Battling Stage IV Lung Cancer
Hi. My name is Stephen Huff.
I’m a high school teacher passionate about serving and educating. My life has taken me to many unexpected places, first as a professional athlete, traveling the country, and playing pro baseball. After my career ended, I decided my next best opportunity to serve was to be a coach. Coaching led me to my passion now: serving my community and educating.
I was diagnosed with stage IV lung cancer in 2017 at 29. Devastated doesn’t begin to describe my emotional state just months away from my wedding. I learned quickly that lung cancer was underfunded because of the destructive stigma that it’s a smoker’s disease. Channeling my inner strength, I decided to use my story to eradicate that stigma, and regardless of personal choices, humans should have a fair chance at survival.
Since my diagnosis, I’ve gotten married, welcomed a healthy son into our family, and started a grassroots nonprofit dedicated to raising awareness and research funding for lung cancer while teaching full-time.
MY CANCER FAMILY: What is your treatment?
STEPHEN HUFF: My first line of treatment was an oral drug, categorized as a TKI. It’s considered a targeted drug that focuses my body’s attention on attacking the ALK+ driver mutation in my cancer. My initial treatment failed after 5-years, and I’ve been on a second-generation TKI since. I’ve also had radiation several times to resistant tumors along the way, which allowed me to stay on my course of treatment longer.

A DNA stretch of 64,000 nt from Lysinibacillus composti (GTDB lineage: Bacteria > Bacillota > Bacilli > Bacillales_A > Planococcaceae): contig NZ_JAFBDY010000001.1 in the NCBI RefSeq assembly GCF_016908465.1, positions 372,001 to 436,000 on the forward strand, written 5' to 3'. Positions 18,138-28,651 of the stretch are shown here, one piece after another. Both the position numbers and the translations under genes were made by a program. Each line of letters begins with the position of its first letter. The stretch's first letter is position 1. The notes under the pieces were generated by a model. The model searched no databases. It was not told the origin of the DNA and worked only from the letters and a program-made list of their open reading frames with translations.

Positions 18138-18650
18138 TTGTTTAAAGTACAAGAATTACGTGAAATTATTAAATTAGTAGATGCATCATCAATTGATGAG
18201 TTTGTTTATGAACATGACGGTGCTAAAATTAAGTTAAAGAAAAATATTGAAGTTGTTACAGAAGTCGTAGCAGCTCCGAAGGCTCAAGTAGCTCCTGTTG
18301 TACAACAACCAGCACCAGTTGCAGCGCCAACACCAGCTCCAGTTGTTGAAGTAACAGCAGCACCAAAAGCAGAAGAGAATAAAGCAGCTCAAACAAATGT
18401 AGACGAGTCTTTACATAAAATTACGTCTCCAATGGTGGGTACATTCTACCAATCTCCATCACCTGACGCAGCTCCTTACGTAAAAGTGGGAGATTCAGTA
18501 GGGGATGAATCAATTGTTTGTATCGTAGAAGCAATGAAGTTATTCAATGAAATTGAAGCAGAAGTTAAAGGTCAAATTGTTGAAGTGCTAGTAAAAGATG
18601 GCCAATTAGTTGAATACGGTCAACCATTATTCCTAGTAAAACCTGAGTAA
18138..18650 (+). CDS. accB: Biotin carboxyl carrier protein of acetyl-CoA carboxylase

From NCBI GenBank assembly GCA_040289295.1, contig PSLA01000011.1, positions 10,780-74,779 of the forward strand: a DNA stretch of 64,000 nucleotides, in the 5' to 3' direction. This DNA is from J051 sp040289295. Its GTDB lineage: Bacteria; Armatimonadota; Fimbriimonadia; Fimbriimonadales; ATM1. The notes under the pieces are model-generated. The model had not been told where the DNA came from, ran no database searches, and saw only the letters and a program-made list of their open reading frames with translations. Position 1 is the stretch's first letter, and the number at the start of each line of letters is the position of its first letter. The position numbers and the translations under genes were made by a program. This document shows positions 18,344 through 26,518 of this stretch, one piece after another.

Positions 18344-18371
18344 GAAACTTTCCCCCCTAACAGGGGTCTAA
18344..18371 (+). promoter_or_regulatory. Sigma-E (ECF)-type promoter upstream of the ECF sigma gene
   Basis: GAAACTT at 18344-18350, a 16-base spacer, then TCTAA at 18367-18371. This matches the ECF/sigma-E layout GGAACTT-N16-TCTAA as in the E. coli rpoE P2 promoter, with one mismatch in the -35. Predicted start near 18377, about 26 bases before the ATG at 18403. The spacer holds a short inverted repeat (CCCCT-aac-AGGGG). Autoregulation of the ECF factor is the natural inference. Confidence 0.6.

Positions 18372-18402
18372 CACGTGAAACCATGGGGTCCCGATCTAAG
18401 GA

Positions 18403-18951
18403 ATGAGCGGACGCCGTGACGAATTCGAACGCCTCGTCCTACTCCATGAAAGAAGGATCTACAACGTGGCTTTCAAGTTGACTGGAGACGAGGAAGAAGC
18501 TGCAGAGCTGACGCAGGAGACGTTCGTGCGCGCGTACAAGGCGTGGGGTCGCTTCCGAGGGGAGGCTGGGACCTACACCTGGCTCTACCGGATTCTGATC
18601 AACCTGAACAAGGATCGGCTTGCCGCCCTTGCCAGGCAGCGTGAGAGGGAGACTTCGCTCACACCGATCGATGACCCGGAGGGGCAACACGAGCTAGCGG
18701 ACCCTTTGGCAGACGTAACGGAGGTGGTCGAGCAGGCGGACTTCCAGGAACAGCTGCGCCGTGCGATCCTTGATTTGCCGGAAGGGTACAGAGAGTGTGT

MY CANCER FAMILY: What are 3-5 things that get you through treatment (people, things you do, etc…anything!)
My family: specifically my wife and son. They are my motivation for getting through anything. My first oncologist told me that my cancer was “incurable,” so I’m not going to waste a second of precious time with my loved ones.
My faith: After my diagnosis, I developed my spirituality to provide peace about my health situation. Searching for answers can drive anyone crazy, and my relationship with my Savior gives me serenity and allows me to focus on the gifts in my life.
Staying active: I firmly believe in the adage, “An object in motion stays in motion.” So I make a conscious effort to keep moving. Whether that’s an inch or 5 miles, it’s not about how fast you go; it’s about continuing to move forward.
Plan Ahead: Life goes on, even after a devastating diagnosis. I make a concerted effort to continue planning life events. These include family trips, vacations, holiday traditions, career opportunities, and more. Have something to look forward to and plan. Cancer tries taking away our freedom, and I’m not going to allow that.
Celebrate Life’s Victories: Life is too short to overlook wins. For me, a good scan is a huge win. My family celebrates good doctor’s appointments with a meal at our favorite local Mexican restaurant. But we also celebrate many milestones that are sometimes overlooked. Like when I couldn’t breathe, walking up my stairs after starting my new treatment, now I can walk around the neighborhood without stopping. We might celebrate that accomplishment with some ice cream. The point is that winning, to me, isn’t necessarily defined as beating cancer. It’s celebrating the joys of everyday life with my loved ones.
MY CANCER FAMILY: Do you have a favorite nonprofit and how did / can they help you, especially in ways that people may not know about?